The United States has provided and will continue to provide support to protect and assist conflict-affected Ukrainians in the Donbas. This includes mental health and psychosocial support, legal aid, and critical infrastructure repair. These activities have also demonstrated the tangible reform progress that Ukraine has made since the Revolution of Dignity and helped build relationships between citizens and the state impacted by the on-going conflict. In providing communities of the Donbas with modern administrative services and opportunities to young entrepreneurs, Ukraine is supporting economic revitalization and good governance in the region and illustrating the way a united Ukraine can provide a better life for its citizens.
Of course, the best step that could be taken to end this artificial conflict would be for Russia to get out of eastern Ukraine. In addition to our own bilateral efforts, we support the French and German efforts in the Normandy Quartet and the work of the Organization for Security and Cooperation in Europe (OSCE) in the Trilateral Contact Group, and we coordinate closely to ensure our bilateral efforts and negotiations complement these efforts. Unfortunately, Russia has been stalling and uninterested in progress for the past 18 months.
The election of President Zelenskyy creates a good opportunity to re-energize efforts to end the five-year old conflict in the Donbas. President Zelenskyy has repeatedly reiterated his commitment to peace and to the Minsk agreements, to seek to ease the suffering of the people in the Donbas, and has expressed an openness to creative approaches to break the deadlock. During
this critical period, it is vital that the United States continue to support Ukraine and work closely with the new president on his diplomatic initiatives.
We have encouraged the Russians through a variety of channels to take advantage of this opportunity. I would like to meet with my Russian counterparts in the near future, but I do not know what form that will take at the moment. I am willing to meet with them to discuss a way forward, if Russia is serious about making progress. I told the Russians that a good first step would be for Russia to release the Ukrainian sailors and vessels it seized during its unjustified attack near the Kerch Strait, which would be in keeping with the recent provisional order of the International Tribunal for the Law of the Sea.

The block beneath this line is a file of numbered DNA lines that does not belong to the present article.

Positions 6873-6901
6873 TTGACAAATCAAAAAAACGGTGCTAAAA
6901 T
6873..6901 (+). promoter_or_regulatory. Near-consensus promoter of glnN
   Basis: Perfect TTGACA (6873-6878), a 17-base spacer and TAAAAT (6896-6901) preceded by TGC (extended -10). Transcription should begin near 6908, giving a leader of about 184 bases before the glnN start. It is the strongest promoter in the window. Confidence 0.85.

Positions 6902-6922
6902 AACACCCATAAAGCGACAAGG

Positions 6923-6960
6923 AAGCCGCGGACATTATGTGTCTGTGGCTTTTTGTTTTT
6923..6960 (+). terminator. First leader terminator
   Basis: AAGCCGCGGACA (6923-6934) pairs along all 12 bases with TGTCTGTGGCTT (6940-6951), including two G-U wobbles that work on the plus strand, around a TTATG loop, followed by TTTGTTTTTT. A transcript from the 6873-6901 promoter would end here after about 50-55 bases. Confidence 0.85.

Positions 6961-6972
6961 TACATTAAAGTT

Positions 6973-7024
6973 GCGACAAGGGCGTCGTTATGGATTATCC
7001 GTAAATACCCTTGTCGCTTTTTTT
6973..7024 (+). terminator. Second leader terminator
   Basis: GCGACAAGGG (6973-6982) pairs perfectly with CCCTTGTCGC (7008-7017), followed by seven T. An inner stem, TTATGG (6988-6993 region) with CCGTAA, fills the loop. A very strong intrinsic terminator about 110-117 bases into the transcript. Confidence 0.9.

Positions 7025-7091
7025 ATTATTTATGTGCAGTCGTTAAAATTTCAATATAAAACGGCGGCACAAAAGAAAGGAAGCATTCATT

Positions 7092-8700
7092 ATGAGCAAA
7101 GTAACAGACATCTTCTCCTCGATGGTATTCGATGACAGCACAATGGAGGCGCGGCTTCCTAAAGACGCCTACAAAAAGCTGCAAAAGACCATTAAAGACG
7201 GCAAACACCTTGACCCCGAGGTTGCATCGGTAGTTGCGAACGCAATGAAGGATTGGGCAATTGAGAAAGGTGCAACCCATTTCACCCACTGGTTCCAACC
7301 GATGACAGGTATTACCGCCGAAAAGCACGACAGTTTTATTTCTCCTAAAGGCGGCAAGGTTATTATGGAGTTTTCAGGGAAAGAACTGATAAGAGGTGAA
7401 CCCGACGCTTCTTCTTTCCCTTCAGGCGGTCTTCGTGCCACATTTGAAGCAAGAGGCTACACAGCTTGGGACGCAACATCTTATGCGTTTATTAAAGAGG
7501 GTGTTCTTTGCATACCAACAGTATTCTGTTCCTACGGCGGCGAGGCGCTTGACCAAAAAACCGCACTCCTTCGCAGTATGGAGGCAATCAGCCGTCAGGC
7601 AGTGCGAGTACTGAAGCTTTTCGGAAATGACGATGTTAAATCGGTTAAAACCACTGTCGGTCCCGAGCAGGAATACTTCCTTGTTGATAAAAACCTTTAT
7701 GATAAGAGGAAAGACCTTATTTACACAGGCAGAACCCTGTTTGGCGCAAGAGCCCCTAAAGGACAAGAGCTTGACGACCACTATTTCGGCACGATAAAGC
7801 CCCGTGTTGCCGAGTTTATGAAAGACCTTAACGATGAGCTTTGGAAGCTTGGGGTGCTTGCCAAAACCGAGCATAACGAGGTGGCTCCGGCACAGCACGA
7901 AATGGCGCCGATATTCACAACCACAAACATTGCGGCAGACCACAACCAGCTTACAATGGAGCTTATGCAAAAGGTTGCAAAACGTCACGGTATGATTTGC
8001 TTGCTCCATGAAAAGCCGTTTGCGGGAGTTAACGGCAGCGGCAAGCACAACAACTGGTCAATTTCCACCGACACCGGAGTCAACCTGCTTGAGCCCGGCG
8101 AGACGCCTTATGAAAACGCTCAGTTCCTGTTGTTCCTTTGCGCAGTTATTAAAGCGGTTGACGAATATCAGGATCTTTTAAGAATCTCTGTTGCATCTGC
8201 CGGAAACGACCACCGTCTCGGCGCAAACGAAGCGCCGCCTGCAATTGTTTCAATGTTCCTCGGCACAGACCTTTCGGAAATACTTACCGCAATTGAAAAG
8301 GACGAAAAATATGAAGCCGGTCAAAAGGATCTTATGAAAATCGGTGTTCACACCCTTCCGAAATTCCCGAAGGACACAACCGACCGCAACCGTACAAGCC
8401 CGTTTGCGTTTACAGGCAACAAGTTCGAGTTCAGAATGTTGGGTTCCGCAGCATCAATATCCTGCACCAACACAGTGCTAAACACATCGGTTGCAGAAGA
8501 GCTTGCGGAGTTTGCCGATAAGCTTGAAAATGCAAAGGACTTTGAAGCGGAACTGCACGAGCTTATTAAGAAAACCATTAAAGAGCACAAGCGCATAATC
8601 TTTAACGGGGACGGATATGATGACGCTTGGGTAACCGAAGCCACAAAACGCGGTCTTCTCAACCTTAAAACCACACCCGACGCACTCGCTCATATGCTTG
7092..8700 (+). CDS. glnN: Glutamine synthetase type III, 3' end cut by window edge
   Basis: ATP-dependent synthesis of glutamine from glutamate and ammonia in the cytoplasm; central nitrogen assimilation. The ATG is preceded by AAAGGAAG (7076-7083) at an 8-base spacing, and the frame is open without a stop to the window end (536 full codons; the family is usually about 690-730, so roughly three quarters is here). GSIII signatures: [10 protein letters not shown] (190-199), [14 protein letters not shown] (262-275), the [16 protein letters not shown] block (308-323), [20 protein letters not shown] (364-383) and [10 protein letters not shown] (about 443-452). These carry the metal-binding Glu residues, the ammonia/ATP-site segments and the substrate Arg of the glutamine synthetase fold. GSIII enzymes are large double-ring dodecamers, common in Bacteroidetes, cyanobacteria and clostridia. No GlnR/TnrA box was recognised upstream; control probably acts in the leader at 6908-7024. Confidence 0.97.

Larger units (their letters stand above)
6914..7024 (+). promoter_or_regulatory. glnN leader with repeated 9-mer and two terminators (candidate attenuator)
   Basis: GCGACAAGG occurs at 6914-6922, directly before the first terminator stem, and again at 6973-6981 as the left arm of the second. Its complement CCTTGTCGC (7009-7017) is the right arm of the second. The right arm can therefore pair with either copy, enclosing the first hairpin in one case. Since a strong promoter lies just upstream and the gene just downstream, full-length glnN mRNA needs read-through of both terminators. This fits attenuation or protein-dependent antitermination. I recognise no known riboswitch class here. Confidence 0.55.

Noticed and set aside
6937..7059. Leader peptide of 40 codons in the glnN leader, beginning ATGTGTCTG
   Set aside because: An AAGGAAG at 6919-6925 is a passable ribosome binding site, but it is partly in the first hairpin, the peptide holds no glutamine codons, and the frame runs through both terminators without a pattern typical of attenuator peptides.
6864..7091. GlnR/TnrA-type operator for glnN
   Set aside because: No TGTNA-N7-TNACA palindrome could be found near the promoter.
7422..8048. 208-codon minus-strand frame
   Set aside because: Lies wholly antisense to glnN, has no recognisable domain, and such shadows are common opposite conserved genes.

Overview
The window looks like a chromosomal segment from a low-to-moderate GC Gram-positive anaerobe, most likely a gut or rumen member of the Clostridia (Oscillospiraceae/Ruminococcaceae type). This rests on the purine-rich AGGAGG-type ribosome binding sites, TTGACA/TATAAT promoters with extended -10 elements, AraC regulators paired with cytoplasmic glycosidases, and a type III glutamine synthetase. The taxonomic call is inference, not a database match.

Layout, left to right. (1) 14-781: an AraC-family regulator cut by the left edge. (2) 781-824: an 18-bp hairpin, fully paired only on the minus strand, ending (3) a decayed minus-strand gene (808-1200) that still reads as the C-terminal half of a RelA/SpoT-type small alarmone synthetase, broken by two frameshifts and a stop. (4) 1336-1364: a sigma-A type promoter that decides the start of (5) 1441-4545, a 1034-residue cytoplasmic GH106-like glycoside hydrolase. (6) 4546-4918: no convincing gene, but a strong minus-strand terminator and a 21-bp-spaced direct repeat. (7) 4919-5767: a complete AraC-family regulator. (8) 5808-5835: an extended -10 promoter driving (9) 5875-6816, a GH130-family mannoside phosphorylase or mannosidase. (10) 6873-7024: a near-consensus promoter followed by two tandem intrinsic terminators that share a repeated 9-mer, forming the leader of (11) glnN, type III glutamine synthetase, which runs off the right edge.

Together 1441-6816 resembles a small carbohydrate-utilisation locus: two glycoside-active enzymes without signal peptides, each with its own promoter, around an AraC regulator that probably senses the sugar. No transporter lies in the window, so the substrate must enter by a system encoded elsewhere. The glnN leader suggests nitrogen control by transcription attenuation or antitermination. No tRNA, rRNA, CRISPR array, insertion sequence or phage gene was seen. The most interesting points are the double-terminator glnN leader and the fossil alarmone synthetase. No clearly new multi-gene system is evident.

While we are open to supporting initial confidence-building steps, we are also focused on the central elements of Minsk implementation, starting with the ceasefire, withdrawal of foreign forces, the disarming of the illegal armed groups, and creating a situation of security in the Donbas so that additional political steps that are also part of Minsk can be taken. These include amnesty for people who’ve committed crimes as part of the conflict, implementing a so-called special status for the region under Ukraine’s constitution, and holding local elections, resulting in the peaceful reintegration of this territory with the rest of Ukraine.
We hope that Russia will finally choose peace and work with us to end the fighting. In the meantime, it is important to continue to strengthen Ukraine and increase its resilience to better withstand Russian aggression and to support ongoing reforms to integrate Ukraine more closely with the West. We will continue to support the work of the OSCE Special Monitoring Mission, which serves as the world’s “eyes and ears” for the conflict in eastern Ukraine and now includes approximately 800 monitors and 420 local staff operating under extremely challenging political and security conditions. We are working with Ukraine on its reform agenda and creating an open, competitive economy that creates opportunity for its people. A democratic, free, and prosperous Ukraine creates a stark contrast with those living in a second-rate police state in the Russia-controlled Donbas.